Investigators lift lid on fraudulent visas, permits

Home Affairs Minister Aaron Motsoaledi.

Home Affairs Minister Aaron Motsoaledi.

Published Mar 6, 2024


Home Affairs Minister Aaron Motsoaledi on Tuesday ruled out the arbitrary freezing of fraudulent visas and permits issued by his department’s officials to foreign nationals without following due processes.

Motsoaledi said when his department encountered fraudulent documents, those involved in fraudulent activities tried to fight back.

“They claim they are not the ones who committed fraud and would claim to have been helped by an immigration agent and say they were not aware the agent practised fraud, so we are forced to investigate,” he said.

Motsoaledi said he wished he could just freeze the affected visas.

“That is my desire and that is a desire of every member of the public,” he said.

But,the minister said, the law did not allow his department to take this route.

“When we deal with these matters we have to be careful about the laws of the country,” he said.

In January, the court found that the department’s blocking of IDs without following a fair process was invalid and unconstitutional.

The minister made the comment when he was responding to MPs’ questions when he appeared before the home affairs portfolio along with the multidisciplinary task team conducting investigations, data analytics and identifying criminal syndicates for fraud, theft, corruption and maladministration.

The task team was appointed in March last year after a ministerial task team reviewed permits and visas that were issued since 2004 and found irregularities in more than 45 000 documents.

During Tuesday’s briefing, the MPs heard about the extent of the fraudulent visas and permits, which required further investigations.

The task team’s head, Peter Bishop, said they have 25 focus areas for investigation.

Bishop said they have identified 60 officials for disciplinary referrals and two for criminal investigation by the Directorate for Priority Crime Investigation (DPCI).

A total of 27 charge sheets have been finalised and submitted to the department with at least five disciplinary hearings having started and 10 others have proposed set-down dates.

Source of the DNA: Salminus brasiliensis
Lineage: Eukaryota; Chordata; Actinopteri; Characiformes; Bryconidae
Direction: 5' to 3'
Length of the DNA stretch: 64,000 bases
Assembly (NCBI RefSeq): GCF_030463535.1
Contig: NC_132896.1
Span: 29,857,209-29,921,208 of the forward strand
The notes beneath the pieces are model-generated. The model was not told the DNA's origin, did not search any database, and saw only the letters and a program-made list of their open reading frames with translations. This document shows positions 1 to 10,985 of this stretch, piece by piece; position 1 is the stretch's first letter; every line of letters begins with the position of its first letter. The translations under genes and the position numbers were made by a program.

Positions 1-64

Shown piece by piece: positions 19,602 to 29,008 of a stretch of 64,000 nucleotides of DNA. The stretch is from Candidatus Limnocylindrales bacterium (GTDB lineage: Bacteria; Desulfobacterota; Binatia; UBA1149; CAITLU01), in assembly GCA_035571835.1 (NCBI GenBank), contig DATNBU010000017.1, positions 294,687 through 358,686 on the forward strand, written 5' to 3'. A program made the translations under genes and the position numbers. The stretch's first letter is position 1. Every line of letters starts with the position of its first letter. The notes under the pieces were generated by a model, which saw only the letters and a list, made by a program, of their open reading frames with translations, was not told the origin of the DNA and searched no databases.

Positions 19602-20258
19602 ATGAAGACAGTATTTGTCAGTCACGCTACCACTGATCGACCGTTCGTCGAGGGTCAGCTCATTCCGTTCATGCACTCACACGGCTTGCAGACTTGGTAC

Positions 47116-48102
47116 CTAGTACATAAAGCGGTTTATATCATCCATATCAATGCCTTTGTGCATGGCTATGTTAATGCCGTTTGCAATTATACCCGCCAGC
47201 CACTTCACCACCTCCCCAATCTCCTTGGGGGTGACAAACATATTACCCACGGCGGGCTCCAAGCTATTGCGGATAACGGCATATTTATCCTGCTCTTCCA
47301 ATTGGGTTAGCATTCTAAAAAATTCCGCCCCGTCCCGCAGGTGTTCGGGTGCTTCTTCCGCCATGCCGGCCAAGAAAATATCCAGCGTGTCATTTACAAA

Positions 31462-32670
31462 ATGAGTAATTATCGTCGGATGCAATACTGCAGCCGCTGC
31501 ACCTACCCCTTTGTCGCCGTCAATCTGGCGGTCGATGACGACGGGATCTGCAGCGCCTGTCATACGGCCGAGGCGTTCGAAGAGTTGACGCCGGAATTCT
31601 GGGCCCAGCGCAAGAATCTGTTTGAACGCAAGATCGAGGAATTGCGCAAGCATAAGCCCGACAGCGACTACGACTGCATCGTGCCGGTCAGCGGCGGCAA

There were 12 disciplinary matters that have been concluded with nine officials already dismissed, one appealing a sanction and two others resigned before the hearings.

Bishop also said the task team had investigated and prepared 28 matters for referral to the DPCI and that a further 94 matters were being prepared for referral to the unit.

He added that they identified up to as many as 307 178 instances of potentially implicated individuals in unlawful and or irregular activities relating to processing of visas and permits.

The team has also identified 115 instances of officials implicated in irregular activities, 78 questionable medical reports, and 303 832 movement control system processed by officials.

There were also 3 530 retired person visas issued using similar documentation and individuals appeared too young to be retiring.

“Preliminary findings to date have identified a number of officials involved with three DHA officials appearing to have processed the bulk thereof,” he said.

Bishop revealed that a preliminary analysis led to identification of an address as a nodal point referred to in 3 193 applications for various visas or permits.

“Two DHA officials, who were stationed at the Beijing Mission in China, have each been linked to 142 and 45 of the above-mentioned applications respectively.” There were also other anomalies relating to applications linked to vacant erven and non-existent addresses.

Bishop said a legal opinion has been provided to the director-general in November 2023 providing recommendations on remedial action for certain categories of applicants.

“It is imperative that all affected parties implicated in holding fraudulent visas or permanent residence permits receive due notice.

“In instances where these individuals cannot be located for service, an application for substitution of service must be filed to guarantee that proper notification is provided for them,” he said.

The MPs also heard that a budget request was being considered for the task team to complete its work and that funds would be reprioritised for the newly approved Special Investigation proclamation into affairs of the department.

Committee chairperson Mosa Chabane said: “We will monitor the flow of implementation in relation to the work being done.”

Cape Times